The WordHoard project is named after an Old English phrase for the verbal treasure 'unlocked' by a wise speaker. It applies to highly canonical literary texts the insights and techniques of corpus linguistics, that is to say, the empirical and computer-assisted study of large bodies of written texts or transcribed speech. In the WordHoard environment, such texts are annotated or tagged by morphological, lexical, prosodic, and narratological criteria. They are mediated through a 'digital page' or user interface that lets scholarly but non-technical users explore the greatly increased query potential of textual data kept in such a form.
It is a basic assumption of WordHoard that new kinds of historical, literary, or broadly cultural analysis will be supported through the forms of data access that are made possible when literary texts are treated in the manner of linguistic corpora. Deeply tagged corpora of course support more finely grained inquiries at a verbal or stylistic level. But more importantly, access to the words of a text at such microscopic levels also lets you look in new ways at the imaginative worlds created by those words.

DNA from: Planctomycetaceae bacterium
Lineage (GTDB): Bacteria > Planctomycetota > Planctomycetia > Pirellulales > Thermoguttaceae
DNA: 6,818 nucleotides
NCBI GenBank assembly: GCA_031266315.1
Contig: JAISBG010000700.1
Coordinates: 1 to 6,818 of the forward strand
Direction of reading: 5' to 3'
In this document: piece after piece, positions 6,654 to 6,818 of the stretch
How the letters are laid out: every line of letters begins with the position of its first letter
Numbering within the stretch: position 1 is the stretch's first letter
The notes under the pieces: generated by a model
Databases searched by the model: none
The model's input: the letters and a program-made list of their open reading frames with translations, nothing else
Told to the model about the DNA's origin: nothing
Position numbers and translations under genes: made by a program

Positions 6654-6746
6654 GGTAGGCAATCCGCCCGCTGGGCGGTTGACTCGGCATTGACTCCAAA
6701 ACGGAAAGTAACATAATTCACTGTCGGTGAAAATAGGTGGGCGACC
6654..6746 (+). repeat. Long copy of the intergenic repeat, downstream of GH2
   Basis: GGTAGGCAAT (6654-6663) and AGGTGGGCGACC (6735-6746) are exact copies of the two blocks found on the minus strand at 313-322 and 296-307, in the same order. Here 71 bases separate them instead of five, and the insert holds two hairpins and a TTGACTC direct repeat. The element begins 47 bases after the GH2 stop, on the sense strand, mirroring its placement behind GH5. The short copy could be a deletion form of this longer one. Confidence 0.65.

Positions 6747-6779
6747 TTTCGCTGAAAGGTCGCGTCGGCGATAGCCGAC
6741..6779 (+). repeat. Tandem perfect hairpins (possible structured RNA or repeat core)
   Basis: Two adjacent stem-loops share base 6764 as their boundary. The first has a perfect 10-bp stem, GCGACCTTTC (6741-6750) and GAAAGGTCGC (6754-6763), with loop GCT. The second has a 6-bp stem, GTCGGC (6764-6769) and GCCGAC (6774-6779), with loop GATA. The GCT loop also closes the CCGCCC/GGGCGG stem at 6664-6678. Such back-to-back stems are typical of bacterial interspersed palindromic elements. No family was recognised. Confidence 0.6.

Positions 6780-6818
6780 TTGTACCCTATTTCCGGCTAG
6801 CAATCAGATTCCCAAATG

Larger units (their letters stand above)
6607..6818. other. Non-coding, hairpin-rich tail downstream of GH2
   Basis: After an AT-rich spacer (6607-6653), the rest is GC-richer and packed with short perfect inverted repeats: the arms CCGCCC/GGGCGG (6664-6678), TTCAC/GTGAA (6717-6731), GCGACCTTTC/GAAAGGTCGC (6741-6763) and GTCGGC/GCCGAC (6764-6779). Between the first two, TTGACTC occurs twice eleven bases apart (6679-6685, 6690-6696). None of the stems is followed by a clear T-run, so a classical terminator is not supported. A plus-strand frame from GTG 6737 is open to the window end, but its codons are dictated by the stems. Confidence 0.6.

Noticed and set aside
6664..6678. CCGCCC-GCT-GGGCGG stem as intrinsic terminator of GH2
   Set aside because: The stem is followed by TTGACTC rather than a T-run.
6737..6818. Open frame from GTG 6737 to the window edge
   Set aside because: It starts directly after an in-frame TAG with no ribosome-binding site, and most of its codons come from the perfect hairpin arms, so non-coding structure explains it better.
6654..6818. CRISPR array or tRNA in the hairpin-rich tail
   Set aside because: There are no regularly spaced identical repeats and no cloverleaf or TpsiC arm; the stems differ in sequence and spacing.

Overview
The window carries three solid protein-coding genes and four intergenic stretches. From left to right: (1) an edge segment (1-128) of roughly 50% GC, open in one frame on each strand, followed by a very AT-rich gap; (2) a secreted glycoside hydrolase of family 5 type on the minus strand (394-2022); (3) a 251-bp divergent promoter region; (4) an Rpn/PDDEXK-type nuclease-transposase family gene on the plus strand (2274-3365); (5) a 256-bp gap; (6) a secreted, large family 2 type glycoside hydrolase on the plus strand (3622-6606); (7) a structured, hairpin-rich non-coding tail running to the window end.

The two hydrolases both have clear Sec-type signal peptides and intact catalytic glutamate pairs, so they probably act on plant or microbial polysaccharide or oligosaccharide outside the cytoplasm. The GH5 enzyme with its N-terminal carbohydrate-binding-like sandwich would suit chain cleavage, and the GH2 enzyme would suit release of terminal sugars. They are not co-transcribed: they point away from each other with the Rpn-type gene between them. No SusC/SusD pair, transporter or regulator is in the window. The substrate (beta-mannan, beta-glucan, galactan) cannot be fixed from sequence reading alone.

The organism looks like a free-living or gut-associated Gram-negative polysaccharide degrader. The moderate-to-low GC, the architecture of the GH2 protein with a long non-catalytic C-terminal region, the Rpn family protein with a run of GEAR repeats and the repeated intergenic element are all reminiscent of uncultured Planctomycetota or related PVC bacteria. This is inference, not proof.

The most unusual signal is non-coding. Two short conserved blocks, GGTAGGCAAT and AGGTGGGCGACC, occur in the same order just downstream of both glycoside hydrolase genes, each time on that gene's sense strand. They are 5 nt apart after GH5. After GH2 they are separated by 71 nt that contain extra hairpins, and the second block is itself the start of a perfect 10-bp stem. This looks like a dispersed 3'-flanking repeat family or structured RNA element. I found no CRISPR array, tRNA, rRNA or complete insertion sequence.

In its current release WordHoard contains the entire canon of Early Greek epic in the original and in translation, as well as all of Chaucer, Shakespeare, and Spenser. The section on Provenance, Copyrights, and Licenses provides detailed information about the texts.
- Understanding WordHoard
- A Hands-On Introduction to WordHoard
- Saved Queries
- Work and Word Sets
- Statistical Analysis
- Notes for Developers
- Adding New Texts